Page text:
World

Iraqi factions open talks amid infighting, protests

BAGHDAD, Iraq—In their first tentative steps toward democracy after decades of dictatorship, Iraqi religious and political leaders opened talks in the ancient city of Ur on Tuesday aimed at forging a postwar government.

Not much was accomplished. The delegates convened in a tent several hours behind schedule, faced a boycott by key factional leaders, suffered the scorn of thousands of nearby protesters and broke up after agreeing to meet again in 10 days.

Still, it was a start toward self-government, and however halting, it came only one day after U.S. military officers declared that major combat in Iraq was over.

Elsewhere in Iraq, an eerie peace settled over war-torn Baghdad as Iraqi policemen helped U.S. Marines restore order. Marines will begin to withdraw from Baghdad and northern Iraq on Thursday, to be replaced by Army troops, in preparation for the Marines' post-war role as military rulers of southern Iraq.

In Kut on Tuesday, hundreds of protestors blocked Marines from entering the city hall to meet a radical anti-American Shiite cleric. And in the port city of Umm Qasr, 10 civic leaders functioning as a rudimentary "town council" under British supervision held a press conference on getting their town up and running again.

But it was the meeting in the Mesopotamian city of Ur, the biblical birthplace of Abraham, that symbolized Iraq's state today: Its tentative first step toward democracy was marred by boycotts, infighting and protests.

About 80 Iraqi exiles and others just freed from Saddam's rule gathered with U.S. sponsors. White House envoy Zalmay Khalilzad told delegates that America holds "no interest, absolutely no interest, in ruling Iraq."

But in the neighboring city of Nasiriyah, thousands of Shiites rallied against American plans for an interim government, chanting "no to America, no to Saddam!"

"The Iraqi people don't trust this. You saw today what happened in Nasiriyah with the demonstrations," said Abu Bilal al Adib, a spokesman for the Dawa (Islamic Call) Party in Tehran. His group had been invited, but refused to attend. "Our people are unhappy with what the Americans are doing; they want to be independent."

Also boycotting the event was the Supreme Council for the Islamic Revolution in Iraq, a major Shiite group. "We will not accept if they even stay one day in Iraq," said Abdul Aziz Hakim, the group's second in command.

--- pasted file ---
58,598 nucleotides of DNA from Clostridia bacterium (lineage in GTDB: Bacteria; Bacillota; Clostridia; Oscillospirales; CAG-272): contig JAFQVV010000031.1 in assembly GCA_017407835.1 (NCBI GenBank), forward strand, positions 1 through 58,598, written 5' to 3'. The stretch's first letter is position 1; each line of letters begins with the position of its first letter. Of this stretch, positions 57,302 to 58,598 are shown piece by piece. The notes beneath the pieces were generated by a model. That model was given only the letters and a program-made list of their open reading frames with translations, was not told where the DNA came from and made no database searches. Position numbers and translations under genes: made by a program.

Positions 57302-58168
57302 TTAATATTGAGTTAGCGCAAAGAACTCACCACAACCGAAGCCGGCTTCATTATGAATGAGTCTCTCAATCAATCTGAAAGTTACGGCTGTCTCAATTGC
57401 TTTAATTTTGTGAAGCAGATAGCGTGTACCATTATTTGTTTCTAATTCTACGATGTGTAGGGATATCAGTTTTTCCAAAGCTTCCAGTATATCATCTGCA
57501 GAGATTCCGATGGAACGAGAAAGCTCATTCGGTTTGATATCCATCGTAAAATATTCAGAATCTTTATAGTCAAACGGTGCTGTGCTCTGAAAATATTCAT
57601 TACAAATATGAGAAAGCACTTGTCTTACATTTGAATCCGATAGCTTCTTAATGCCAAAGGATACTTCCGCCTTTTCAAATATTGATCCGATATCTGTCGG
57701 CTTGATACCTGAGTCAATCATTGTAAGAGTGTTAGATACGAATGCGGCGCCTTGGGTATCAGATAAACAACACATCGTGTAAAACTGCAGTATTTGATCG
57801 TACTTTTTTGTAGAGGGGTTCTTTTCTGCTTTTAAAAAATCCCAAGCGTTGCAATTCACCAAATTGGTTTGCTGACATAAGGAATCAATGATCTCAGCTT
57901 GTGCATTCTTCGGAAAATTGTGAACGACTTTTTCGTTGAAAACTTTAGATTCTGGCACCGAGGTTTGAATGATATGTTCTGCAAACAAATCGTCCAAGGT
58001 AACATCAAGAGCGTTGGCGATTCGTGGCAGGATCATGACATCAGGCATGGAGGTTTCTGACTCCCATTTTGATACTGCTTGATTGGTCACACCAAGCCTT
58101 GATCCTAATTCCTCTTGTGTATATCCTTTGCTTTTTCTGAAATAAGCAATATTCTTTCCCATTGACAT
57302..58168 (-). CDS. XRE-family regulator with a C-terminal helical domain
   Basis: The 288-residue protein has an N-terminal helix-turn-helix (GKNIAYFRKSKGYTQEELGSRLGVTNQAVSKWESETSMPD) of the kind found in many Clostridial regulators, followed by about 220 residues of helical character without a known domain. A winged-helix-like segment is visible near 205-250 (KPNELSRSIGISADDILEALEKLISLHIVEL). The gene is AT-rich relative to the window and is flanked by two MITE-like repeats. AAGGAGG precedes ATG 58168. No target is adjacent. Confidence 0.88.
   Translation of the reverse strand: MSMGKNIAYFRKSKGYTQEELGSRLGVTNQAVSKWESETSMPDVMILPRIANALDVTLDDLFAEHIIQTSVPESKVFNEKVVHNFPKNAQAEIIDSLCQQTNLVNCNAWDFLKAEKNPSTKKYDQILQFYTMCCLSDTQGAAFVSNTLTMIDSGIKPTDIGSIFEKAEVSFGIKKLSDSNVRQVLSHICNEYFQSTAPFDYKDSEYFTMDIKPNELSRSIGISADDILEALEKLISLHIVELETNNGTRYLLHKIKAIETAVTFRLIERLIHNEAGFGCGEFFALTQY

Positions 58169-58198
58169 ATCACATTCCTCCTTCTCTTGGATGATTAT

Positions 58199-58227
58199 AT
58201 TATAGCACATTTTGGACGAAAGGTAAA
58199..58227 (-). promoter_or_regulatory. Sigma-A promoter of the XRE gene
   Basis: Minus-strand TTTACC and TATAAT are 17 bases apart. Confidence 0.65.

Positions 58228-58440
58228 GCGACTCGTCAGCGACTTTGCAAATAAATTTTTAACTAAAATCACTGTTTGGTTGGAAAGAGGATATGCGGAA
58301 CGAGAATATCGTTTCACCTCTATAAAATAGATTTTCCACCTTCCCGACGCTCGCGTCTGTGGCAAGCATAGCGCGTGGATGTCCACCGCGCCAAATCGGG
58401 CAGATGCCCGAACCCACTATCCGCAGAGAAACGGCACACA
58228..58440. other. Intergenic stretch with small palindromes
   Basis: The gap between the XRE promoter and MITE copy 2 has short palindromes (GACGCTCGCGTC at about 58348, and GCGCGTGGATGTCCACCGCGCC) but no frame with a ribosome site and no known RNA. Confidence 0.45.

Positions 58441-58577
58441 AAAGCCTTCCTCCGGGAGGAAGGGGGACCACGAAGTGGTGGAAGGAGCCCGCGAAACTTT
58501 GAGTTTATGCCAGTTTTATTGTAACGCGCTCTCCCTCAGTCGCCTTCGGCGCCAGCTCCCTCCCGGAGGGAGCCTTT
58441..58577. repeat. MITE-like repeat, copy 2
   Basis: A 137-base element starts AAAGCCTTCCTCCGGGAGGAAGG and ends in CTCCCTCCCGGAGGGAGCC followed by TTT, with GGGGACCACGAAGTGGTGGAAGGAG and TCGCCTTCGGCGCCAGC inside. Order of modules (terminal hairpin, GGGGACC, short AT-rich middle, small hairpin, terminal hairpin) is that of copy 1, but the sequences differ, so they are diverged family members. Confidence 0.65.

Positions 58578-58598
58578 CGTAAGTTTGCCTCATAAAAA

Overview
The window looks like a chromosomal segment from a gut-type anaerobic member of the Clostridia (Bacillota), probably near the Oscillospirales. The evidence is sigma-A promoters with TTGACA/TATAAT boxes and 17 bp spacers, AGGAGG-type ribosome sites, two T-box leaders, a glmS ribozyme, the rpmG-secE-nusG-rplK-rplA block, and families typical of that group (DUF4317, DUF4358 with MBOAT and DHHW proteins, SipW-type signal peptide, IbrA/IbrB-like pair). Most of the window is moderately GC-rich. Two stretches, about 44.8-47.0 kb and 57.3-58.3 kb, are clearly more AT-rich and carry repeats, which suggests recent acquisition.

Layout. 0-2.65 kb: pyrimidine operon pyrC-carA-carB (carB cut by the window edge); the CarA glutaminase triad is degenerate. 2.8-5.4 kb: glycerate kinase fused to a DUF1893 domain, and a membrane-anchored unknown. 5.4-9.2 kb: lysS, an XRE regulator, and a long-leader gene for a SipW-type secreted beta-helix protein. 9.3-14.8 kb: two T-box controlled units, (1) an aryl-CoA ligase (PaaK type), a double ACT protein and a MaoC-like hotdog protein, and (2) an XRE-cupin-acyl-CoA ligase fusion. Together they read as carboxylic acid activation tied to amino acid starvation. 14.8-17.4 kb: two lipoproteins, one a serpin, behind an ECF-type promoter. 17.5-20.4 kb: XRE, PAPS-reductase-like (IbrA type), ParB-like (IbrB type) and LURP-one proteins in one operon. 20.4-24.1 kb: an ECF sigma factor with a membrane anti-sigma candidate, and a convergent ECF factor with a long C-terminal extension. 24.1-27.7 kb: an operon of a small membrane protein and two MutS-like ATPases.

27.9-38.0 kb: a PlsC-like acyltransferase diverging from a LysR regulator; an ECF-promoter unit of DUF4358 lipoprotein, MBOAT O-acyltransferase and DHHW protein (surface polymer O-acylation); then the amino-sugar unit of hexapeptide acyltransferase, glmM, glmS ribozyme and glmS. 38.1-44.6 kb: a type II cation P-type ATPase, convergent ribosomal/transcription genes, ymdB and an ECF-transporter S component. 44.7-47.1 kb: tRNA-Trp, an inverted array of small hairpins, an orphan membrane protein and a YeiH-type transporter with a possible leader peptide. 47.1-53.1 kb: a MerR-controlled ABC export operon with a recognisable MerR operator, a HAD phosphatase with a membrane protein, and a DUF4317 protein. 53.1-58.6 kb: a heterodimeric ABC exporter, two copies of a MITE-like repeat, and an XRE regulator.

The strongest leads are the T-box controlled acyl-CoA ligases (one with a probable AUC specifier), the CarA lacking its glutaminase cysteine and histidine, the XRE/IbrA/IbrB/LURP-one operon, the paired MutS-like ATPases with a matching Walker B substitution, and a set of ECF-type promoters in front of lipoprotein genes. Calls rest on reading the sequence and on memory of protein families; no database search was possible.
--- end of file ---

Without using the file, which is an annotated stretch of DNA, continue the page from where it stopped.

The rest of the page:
Before the meeting began, the leader of the Kurdistan Democratic party, Iraq's largest Kurdish group, had accused the rival Patriotic Union of Kurdistan of making a grab for the oil-rich city of Kirkuk in violation of a U.S.-brokered accord.

If the protests, bad blood and sit-outs showed how difficult the transition to democracy may be, many still hailed the Ur gathering as a historic event.

It was held under a golden tent on a makeshift U.S. airbase next to the ziggurat ruin, a 4,000-year-old terraced pyramid of the ancient Assyirans and Babylonians. Some Iraqi exiles cried as they hugged one another. One dropped to his knees and kissed the ground.

"Saddam reduced the country to such a state that it was necessary for people to sell off personal possessions," said Hatem Mukhliss, an Iraqi exile. "Now it's time to take our country back," he said. In his speech, he quoted John F. Kennedy on serving one's country.

Participants included Kurds, Sunnis and Shiites both from inside the country and from long exile. Perhaps five Iraqi women attended. U.S. officials invited specific groups, but each picked their own representatives.

Iraqis debated whether to separate mosque and state.

"We reject the concept of a confessional democracy that would prevent the Iraqi people from practicing religion," said Sheikh Ayad Jamal al Din, a Shiite religious leader from Nasiriyah. "Dictators may not speak in the name of religion," Din said, quoting the Koran.